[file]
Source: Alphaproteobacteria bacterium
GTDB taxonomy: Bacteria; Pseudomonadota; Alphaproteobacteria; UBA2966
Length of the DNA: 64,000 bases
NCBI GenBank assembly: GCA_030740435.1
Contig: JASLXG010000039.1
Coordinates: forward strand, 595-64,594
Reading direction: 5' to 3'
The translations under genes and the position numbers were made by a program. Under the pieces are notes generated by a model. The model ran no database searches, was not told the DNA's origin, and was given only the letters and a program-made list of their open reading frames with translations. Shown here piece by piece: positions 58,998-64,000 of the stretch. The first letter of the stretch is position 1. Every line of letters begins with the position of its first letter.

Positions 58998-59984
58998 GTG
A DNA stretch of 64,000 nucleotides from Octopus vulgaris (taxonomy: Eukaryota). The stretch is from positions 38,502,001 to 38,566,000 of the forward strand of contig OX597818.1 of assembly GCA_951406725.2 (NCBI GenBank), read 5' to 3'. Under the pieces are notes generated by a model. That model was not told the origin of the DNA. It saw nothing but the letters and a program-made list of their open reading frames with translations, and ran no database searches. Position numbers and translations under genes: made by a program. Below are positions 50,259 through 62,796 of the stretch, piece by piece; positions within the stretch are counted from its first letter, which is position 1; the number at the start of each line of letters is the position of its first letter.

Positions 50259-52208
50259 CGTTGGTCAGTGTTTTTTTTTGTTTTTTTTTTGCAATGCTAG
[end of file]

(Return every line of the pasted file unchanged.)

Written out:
Source: Alphaproteobacteria bacterium
GTDB taxonomy: Bacteria; Pseudomonadota; Alphaproteobacteria; UBA2966
Length of the DNA: 64,000 bases
NCBI GenBank assembly: GCA_030740435.1
Contig: JASLXG010000039.1
Coordinates: forward strand, 595-64,594
Reading direction: 5' to 3'
The translations under genes and the position numbers were made by a program. Under the pieces are notes generated by a model. The model ran no database searches, was not told the DNA's origin, and was given only the letters and a program-made list of their open reading frames with translations. Shown here piece by piece: positions 58,998-64,000 of the stretch. The first letter of the stretch is position 1. Every line of letters begins with the position of its first letter.

Positions 58998-59984
58998 GTG
A DNA stretch of 64,000 nucleotides from Octopus vulgaris (taxonomy: Eukaryota). The stretch is from positions 38,502,001 to 38,566,000 of the forward strand of contig OX597818.1 of assembly GCA_951406725.2 (NCBI GenBank), read 5' to 3'. Under the pieces are notes generated by a model. That model was not told the origin of the DNA. It saw nothing but the letters and a program-made list of their open reading frames with translations, and ran no database searches. Position numbers and translations under genes: made by a program. Below are positions 50,259 through 62,796 of the stretch, piece by piece; positions within the stretch are counted from its first letter, which is position 1; the number at the start of each line of letters is the position of its first letter.

Positions 50259-52208
50259 CGTTGGTCAGTGTTTTTTTTTGTTTTTTTTTTGCAATGCTAG